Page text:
I’m still working my way through the middle section of BOC (chs. 3-5), the chapters where Kline deals with the topic of baptism and circumcision as judicial ordeals. I’ve explained the three areas of continuity with KP. Now it’s time to turn to the areas of discontinuity, that is, the things that Kline would have wanted to revise in light of his mature thought.
(1) Description of the Abrahamic Covenant
The first thing in this section of BOC that Kline would have wanted to revise is his description of the Abrahamic Covenant as fundamentally or generically a law covenant, with a promise covenant core that applies only to the elect who experience the curse in Christ. It’s important to recall Kline’s earlier rule of thumb that you know a covenant is a law covenant whenever the vassal takes the oath, binding himself to obedience to the suzerain under threat of a curse. Since the Kline of BOC views circumcision as the vassal’s ratification oath, by this rule of thumb (as applied to Gen 17), the Abrahamic Covenant seems to be a law covenant.
BOC, pp. 40-41:
Since in this covenant [Gen 17] the Suzerain is also the divine Witness, the promissory obligations which Yahweh undertakes as Suzerain are also a blessing sanction which he will honor as the divine Witness when he beholds faithfulness in the covenant servant. Another element of the treaty pattern, viz., the sanctions, is thus included here among the stipulations. Curse sanction appears too, appended to the stipulation regarding circumcision (v. 14) … In short, the transaction recorded in Genesis 17 may be identified as a covenant of the vassal type, an administration of the lordship of the covenant Giver, binding his servant to himself in consecrated service under dual sanctions, blessing and curse.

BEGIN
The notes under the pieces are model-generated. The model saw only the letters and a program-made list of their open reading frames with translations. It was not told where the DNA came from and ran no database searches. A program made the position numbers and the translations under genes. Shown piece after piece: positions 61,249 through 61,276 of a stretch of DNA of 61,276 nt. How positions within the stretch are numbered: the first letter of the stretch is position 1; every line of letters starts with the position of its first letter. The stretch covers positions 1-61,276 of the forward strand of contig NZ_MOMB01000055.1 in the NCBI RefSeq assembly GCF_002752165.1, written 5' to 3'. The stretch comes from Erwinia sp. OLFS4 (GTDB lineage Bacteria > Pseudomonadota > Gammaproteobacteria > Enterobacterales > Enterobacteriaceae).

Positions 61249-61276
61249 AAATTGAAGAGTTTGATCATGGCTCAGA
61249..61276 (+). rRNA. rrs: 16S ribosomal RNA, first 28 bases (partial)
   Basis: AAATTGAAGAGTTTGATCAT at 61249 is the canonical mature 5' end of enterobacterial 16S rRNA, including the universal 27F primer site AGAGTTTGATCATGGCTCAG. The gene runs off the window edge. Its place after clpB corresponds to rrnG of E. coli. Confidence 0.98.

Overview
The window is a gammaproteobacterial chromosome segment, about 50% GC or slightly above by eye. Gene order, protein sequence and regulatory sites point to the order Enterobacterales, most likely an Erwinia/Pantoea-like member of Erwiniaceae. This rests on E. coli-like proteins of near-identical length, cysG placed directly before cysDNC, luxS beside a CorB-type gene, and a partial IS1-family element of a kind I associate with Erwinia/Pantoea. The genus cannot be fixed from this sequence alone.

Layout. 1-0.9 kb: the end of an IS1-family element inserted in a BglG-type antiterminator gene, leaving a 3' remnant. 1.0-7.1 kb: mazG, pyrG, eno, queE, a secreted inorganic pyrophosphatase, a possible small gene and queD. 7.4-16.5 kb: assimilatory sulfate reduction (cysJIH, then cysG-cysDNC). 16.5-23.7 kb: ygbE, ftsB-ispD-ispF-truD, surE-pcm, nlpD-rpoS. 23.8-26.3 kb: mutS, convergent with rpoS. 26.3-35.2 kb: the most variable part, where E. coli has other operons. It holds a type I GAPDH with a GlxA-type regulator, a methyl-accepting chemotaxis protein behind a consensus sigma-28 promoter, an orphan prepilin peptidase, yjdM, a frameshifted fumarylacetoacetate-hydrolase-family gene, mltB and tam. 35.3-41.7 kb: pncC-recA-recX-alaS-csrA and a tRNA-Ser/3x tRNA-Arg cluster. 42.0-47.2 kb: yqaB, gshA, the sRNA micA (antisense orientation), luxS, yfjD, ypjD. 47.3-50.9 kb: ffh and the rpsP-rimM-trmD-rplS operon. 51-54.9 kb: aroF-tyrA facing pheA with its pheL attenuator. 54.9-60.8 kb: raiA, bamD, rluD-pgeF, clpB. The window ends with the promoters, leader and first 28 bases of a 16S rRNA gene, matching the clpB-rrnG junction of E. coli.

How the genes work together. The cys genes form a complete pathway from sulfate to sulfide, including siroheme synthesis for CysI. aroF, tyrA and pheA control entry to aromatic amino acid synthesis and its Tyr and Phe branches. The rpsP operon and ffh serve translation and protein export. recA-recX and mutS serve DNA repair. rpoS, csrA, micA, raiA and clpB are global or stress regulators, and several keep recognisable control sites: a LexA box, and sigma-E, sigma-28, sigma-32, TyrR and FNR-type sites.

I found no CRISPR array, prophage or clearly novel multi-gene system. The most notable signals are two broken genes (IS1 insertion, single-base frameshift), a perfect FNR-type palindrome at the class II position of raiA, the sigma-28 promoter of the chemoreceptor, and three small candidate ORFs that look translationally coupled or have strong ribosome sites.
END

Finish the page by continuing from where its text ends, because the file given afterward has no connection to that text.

BOC, p. 48:
The broader import of circumcision is determined by the specific nature of that covenant of which it is declared to be a sign, and especially, since circumcision is a sanction sign, by the peculiar nature of the judgment in which that covenant issues. As for the covenant, it was a law covenant, not a simple guarantee of blessing but an administration of the lordship of God, a covenant therefore which confronted the servant with dual sanctions, curse and blessing.
In KP, Kline shifts his position and argues that the ratification ceremony of the Abrahamic Covenant is recorded in Gen 15 (not Gen 17), when God took the self-maledictory oath on himself. Circumcision as revealed in Gen 17 is merely a “supplementary seal” added to the already-ratified Abrahamic Covenant. Therefore, on this view, the Abrahamic Covenant is fundamentally a covenant of grace, not a law covenant.